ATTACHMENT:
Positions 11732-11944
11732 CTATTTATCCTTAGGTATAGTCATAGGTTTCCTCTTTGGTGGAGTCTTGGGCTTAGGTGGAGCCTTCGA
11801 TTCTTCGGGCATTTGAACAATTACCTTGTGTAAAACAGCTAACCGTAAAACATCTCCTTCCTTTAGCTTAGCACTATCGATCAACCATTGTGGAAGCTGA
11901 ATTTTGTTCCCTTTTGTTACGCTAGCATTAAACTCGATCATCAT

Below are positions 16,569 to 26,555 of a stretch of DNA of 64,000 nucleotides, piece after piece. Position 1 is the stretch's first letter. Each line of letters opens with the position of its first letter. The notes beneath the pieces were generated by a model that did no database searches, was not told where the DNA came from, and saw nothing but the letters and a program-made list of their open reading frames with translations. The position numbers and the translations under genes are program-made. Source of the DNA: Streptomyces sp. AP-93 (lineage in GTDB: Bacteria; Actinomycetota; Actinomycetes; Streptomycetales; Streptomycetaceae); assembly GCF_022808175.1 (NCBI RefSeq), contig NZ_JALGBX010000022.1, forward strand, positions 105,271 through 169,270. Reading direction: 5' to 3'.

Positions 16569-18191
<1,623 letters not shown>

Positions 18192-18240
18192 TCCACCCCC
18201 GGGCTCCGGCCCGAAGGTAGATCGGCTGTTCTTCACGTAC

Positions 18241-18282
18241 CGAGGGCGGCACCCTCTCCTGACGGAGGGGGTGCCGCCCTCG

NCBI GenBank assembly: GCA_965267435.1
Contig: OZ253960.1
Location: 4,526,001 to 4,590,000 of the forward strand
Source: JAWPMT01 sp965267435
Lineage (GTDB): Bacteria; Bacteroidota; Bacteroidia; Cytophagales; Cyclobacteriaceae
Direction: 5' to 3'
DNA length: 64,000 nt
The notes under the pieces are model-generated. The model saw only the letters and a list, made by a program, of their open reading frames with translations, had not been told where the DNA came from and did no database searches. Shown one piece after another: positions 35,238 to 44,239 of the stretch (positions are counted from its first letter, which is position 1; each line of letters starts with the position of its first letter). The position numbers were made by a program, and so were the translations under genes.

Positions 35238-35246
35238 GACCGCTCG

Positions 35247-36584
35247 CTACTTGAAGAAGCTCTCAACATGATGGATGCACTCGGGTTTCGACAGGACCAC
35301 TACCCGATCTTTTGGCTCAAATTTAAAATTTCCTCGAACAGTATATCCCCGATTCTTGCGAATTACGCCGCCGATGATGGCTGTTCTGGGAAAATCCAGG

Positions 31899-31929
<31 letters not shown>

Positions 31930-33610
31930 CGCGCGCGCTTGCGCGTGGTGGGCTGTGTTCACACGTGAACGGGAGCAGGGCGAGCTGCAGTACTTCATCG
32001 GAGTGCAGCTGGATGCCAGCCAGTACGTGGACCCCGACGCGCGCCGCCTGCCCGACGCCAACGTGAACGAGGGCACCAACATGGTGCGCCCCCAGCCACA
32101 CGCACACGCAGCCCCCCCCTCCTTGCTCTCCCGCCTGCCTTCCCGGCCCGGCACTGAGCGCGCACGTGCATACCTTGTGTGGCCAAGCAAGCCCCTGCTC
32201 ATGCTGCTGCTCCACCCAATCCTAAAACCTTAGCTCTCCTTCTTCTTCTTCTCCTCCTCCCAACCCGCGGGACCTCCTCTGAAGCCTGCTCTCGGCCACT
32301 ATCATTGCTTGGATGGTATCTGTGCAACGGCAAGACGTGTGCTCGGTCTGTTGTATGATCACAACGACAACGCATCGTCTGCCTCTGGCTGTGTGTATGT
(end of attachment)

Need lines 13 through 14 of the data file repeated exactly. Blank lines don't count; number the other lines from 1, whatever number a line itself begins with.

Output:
NCBI GenBank assembly: GCA_965267435.1
Contig: OZ253960.1